Protect Priority Shiloh and Corinth Campaign Battlefields
Tell Congress to support H.R. 87, also known as the Shiloh National Military Park Boundary Adjustment and Parker’s Crossroads Battlefield Designation Act. This measure calls for the inclusion of 2,284 crucial battlefield acres into Shiloh National Military Park, including portions of the Davis Bridge, Russell House and Fallen Timbers Battlefields, and establishes Parker’s Crossroads Battlefield as an affiliated area of the National Park System. These battlefields were recognized as nationally significant historic resources in the 1993 Congressional study on the status of the nation’s Civil War battlefields conducted by the Civil War Sites Advisory Commission, which was updated by NPS in 2010.
The battles of the Shiloh and Corinth Campaigns set the stage for the long and bloody struggle that was to come. Hallowed by the blood of thousands of casualties, these battlefields are living monuments – not just to the men in blue and gray who fought there – but to all of America’s veterans who have honorably served in the military. Additionally, they serve as outdoor classrooms, teaching young and old alike about the sacrifices made to forge the nation we are today. Not to mention, battlefield parks are also visitor attractions, generating valuable tourism revenue and bolstering the economy.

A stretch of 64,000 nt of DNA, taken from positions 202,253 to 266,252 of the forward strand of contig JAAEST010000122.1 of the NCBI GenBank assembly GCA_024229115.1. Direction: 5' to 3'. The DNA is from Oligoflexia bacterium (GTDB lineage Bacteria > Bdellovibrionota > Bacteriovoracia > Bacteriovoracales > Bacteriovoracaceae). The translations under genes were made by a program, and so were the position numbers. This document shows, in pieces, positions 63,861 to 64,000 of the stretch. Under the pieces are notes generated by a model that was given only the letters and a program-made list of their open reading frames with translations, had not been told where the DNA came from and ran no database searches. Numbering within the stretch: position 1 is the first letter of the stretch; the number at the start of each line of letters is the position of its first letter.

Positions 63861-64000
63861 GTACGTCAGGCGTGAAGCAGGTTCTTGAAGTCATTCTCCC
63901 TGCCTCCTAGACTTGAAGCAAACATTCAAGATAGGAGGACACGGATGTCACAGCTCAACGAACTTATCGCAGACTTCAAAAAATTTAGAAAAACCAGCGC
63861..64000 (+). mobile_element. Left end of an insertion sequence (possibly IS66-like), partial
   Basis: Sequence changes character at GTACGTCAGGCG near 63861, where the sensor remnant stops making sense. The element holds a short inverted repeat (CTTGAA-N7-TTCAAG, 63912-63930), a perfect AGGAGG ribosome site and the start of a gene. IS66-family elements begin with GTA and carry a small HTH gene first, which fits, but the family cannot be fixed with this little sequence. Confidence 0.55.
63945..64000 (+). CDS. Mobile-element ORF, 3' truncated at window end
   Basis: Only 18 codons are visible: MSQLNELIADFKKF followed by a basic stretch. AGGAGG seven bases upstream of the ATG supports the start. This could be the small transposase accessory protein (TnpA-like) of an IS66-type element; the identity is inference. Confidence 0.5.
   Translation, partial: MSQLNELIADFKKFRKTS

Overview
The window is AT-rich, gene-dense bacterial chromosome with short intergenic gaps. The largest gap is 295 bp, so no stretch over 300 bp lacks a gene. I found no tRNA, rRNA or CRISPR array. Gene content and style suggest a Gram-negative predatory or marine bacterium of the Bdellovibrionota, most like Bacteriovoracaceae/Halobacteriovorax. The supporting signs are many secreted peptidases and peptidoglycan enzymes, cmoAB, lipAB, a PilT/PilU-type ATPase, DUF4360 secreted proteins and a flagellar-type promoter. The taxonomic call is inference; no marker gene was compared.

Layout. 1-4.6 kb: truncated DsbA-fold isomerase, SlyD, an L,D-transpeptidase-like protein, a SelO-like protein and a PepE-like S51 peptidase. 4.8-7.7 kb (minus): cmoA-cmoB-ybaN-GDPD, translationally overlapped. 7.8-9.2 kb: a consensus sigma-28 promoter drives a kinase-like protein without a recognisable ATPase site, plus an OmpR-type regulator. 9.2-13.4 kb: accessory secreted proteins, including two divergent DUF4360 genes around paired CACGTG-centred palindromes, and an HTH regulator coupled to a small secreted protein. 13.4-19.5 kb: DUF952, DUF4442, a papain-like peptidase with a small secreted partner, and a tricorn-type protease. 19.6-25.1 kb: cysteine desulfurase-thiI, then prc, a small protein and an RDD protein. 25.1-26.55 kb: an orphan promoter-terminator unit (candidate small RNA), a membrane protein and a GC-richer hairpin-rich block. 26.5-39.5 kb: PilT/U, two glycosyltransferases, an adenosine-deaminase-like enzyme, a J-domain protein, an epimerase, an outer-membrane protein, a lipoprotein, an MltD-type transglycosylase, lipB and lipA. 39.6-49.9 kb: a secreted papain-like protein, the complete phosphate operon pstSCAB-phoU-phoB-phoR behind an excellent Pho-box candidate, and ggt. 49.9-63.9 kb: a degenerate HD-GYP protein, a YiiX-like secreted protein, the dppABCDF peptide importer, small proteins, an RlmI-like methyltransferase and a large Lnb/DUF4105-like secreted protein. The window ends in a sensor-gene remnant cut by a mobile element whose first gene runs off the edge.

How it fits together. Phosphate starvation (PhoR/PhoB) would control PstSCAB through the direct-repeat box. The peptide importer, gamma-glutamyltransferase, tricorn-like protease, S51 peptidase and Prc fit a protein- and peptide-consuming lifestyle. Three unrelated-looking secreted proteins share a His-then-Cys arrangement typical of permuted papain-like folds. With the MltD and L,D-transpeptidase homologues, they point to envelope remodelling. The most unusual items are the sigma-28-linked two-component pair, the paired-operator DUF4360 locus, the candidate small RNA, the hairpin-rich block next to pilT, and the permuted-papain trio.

Please take a moment to tell your U.S. Senators and Representatives that you support the Shiloh National Military Park Boundary Adjustment and Parker’s Crossroads Battlefield Designation Act, a bill to further protect the battlefields where some of the bloodiest fighting in the Western Theater occurred. This legislation is currently being considered by the U.S. Congress.
Thank you for speaking out on behalf of America’s endangered Civil War battlegrounds and historic sites.
Expand the Shiloh National Military Park boundary to include more than 2,000 acres of critical hallowed ground associated with the Battle of Shiloh and Corinth Campaign before crucial pieces of America’s past are lost forever in this rapidly developing region.